In the 1947 Oscar-nominated movie The Ghost and Mrs. Muir, the young widow Mrs. Muir became a best-seller with precious little effort.
The ghost, a deceased sea captain, dictates his tales of a seaman’s life in vivid detail. Mrs. Muir merely had to take it to a publisher and convince him to read it. Naturally, it was a page-turner that became a huge success and solved her most pressing problems. I’m happy for her. Really, I am.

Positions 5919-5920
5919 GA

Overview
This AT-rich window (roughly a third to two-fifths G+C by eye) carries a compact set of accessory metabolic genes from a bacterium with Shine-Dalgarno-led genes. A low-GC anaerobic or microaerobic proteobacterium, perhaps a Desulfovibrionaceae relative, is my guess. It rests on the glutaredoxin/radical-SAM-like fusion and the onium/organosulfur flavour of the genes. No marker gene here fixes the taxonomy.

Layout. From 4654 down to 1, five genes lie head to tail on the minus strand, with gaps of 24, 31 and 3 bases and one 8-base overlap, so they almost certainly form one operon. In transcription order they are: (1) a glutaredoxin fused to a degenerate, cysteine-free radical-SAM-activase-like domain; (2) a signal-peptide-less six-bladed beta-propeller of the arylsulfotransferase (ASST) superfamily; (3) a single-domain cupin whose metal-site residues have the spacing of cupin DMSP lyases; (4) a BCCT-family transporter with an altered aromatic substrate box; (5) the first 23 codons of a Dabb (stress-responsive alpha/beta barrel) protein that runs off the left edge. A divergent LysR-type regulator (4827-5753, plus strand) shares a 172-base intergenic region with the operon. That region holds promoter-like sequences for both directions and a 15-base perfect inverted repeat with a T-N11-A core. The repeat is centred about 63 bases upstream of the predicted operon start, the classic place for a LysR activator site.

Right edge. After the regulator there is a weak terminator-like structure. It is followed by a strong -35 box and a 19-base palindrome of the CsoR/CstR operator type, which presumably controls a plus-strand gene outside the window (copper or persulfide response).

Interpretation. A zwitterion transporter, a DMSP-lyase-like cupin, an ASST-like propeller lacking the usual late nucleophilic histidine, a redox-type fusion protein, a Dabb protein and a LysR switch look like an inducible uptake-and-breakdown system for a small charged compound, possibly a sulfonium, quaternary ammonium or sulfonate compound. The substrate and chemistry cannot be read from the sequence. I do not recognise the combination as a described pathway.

That’s a lovely fiction, but the reality is that best-selling novelists expend tremendous effort bringing their books to readers’ attention. The days of the all-powerful New York publisher have waned.
Instead, authors are expected to market their books themselves, with a little help from the publisher. Some even expect marketing plans to be submitted shortly after the manuscript. Mrs. Muir had it easy!